Day 11 – There’s Something More to Our Sam

As a sort of New Years Resolution, I’ve decided to elliptical my way from Hobbiton to Mordor, following Frodo and Sam’s path from J.R.R. Tolkien’s Lord of the Rings. Each day, I do a few miles and then read about the same miles the hobbits covered, before writing about the whole thing in the blog. Here’s today’s entry:

Our hobbits start their third day, and we’re with them for the first five miles. The crux of the writing is actually spent at breakfast. But soon Frodo decides to leave the road again, cutting through the woods toward Buckleberry Ferry. Pippin protests, but mostly he just wants to go to Stock and drink beer. It is good that they leave when they do, as Sam sees the Black Rider in their old campsite from a mile or so away. The woods and brambles are much slower going then Frodo figured.

Camera: Tru-View (Diana Clone, circa 1960) || Film: FujiChrome RDP (100D), x-pro as C-41, expired 10/1997

Camera: Tru-View (Diana Clone, circa 1960) || Film: FujiChrome RDP (100D), x-pro as C-41, expired 10/1997

Thoughts on the Passage – p 86-90 (of the 50th Anniversary Edition)
Today we learn a bit more about Samwise Gamgee. In the first part of the book, Sam is little more than Frodo’s gardener. Sure, they’re friends well enough, but mostly he’s not Frodo’s peer. Early on, we see a slight hint of what’s to come with Sam, however. Sam is in the Green Dragon with the miller’s son, Ted Sandyman (the Shire’s very own Scut Farcus). They’re talking about the Elves moving west and Ted is being a chump. Anyway: “‘They are sailing, sailing, sailing over the Sea, they are going into the West and leaving us,’ said Sam, half chanting the words, shaking his head sadly and solemnly. But Ted laughed.”

Sam, here, is nearly a poet. This is more than we might have expected. And in today’s passage, Sam is more, still. Frodo was thinking of what to do next, and trying to figure out how to dump everyone off at Crickhollow (where he was supposedly going to live) while he set off for Rivendell. Frodo said to himself: “It is one thing to take my young friends walking over the Shire with me, until we are hungry and weary, and food and bed are sweet. To take them into exile, where hunger and weariness may have no cure, is quite another – even if they are willing to come. The inheritance is mine alone. I don’t think I ought even to take Sam.”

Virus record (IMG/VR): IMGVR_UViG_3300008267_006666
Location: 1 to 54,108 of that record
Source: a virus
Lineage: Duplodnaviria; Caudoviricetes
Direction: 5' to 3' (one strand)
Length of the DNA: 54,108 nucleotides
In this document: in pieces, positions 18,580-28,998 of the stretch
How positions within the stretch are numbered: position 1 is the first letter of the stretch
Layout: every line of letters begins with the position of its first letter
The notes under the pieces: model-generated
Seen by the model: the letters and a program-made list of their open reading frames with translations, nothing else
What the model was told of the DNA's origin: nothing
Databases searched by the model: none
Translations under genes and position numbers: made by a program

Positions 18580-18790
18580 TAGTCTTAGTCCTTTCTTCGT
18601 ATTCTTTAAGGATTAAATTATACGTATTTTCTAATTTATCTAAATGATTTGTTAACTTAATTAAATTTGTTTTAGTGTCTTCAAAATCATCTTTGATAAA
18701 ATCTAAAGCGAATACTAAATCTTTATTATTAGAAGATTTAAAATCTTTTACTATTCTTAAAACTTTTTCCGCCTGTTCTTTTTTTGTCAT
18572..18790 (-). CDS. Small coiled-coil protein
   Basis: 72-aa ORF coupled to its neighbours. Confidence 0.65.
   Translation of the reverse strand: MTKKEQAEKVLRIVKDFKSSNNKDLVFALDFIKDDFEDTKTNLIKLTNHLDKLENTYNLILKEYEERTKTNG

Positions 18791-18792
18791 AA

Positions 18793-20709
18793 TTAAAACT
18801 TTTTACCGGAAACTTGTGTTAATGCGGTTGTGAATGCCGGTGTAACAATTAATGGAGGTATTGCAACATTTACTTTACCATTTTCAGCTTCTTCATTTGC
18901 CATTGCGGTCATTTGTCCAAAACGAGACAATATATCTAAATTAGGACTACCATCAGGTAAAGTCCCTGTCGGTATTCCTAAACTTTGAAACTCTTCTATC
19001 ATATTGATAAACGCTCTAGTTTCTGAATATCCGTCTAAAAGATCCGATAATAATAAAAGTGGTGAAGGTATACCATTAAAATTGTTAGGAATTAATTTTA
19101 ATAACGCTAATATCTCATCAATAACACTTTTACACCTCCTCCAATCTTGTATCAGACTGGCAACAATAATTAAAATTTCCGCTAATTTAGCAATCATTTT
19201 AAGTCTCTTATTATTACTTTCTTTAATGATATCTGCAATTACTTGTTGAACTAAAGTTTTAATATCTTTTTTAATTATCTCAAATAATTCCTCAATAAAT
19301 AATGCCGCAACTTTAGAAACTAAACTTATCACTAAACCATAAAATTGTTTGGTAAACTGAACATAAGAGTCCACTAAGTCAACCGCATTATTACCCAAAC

For me, it was easy to recall the idea that Sam was merely going along to protect Frodo. That, like a good servant, friend and gardener, Sam would follow Frodo into Hell itself. But next I was reminded that there was something more.

Frodo then asked Sam if he felt any need to leave the Shire now that he had finally seen Elves for himself. Sam replied:

“Yes, sir. I don’t know how to say it, but after last night I feel different. I seem to see ahead, in a kind of way. I know we are going to take a very long road, into darkness; but I know I can’t turn back. It isn’t to see Elves now, nor dragons, nor mountains, that I want – I don’t right know what I want: but I have something to do before the end, and it lies ahead, not in the Shire. I must see it through, sir, if you understand me.”

Frodo did not, but concluded that “Gandalf chose me a good companion. I am content. We will go together.”

When I read this, it sort of took me by surprise. It’s easy to miss. Because of his nature, it’s easy to miss a lot of what Samwise Gamgee says. And I’ll admit, I missed this the first few times I read it. But if we’re smart, we’ll pay attention. Sam is no ordinary Hobbit and he’s not simply following his master. He’s not even just following his friend. Tolkien argued in a 1964 letter that Sam only becomes paternal after Frodo is injured at Weathertop (and we’re not there yet).

What drove Sam was never explained, and soon his love for Frodo would take over whatever selfish motives he had (I don’t mean ‘selfish’ in a nasty way). But it could possibly have been the same thing that drove Bilbo to have his adventure with the Dwarves. Maybe there was a line of Took in Sam’s blood, or maybe he was just influenced by Bilbo as Pippin and Merry were. But be watchful, there’s something more to our Sam.

“Shortcuts make long delays.”

Thoughts on the Exercising
I love this project. I’m feeling so great right now (I’m writing a few minutes after getting off the elliptical). Five miles hardly seemed like enough. And to be honest, before hopping on the machine, I seriously contemplated just skipping today. I felt sort of washed out. But now I’m quite the opposite. My thighs, which had been hurting a great deal, hurt a lot less. My arms are now what’s aching. But now it’s a good ache. I sprinted (well, “sprinted”) the last quarter mile, and now I think I’ll try to do that more and more each day. We’ll see how that works out.

  • Miles today: 5
  • Miles thus far: 51
    • 12 miles to Farmer Maggot’s
    • 84 miles to Bree
    • 189 miles to Weathertop
    • 407 miles to Rivendell
    • 1,728 miles to Mt. Doom

Today’s stopping place: Walking south (but not too south) through the woods. (Map)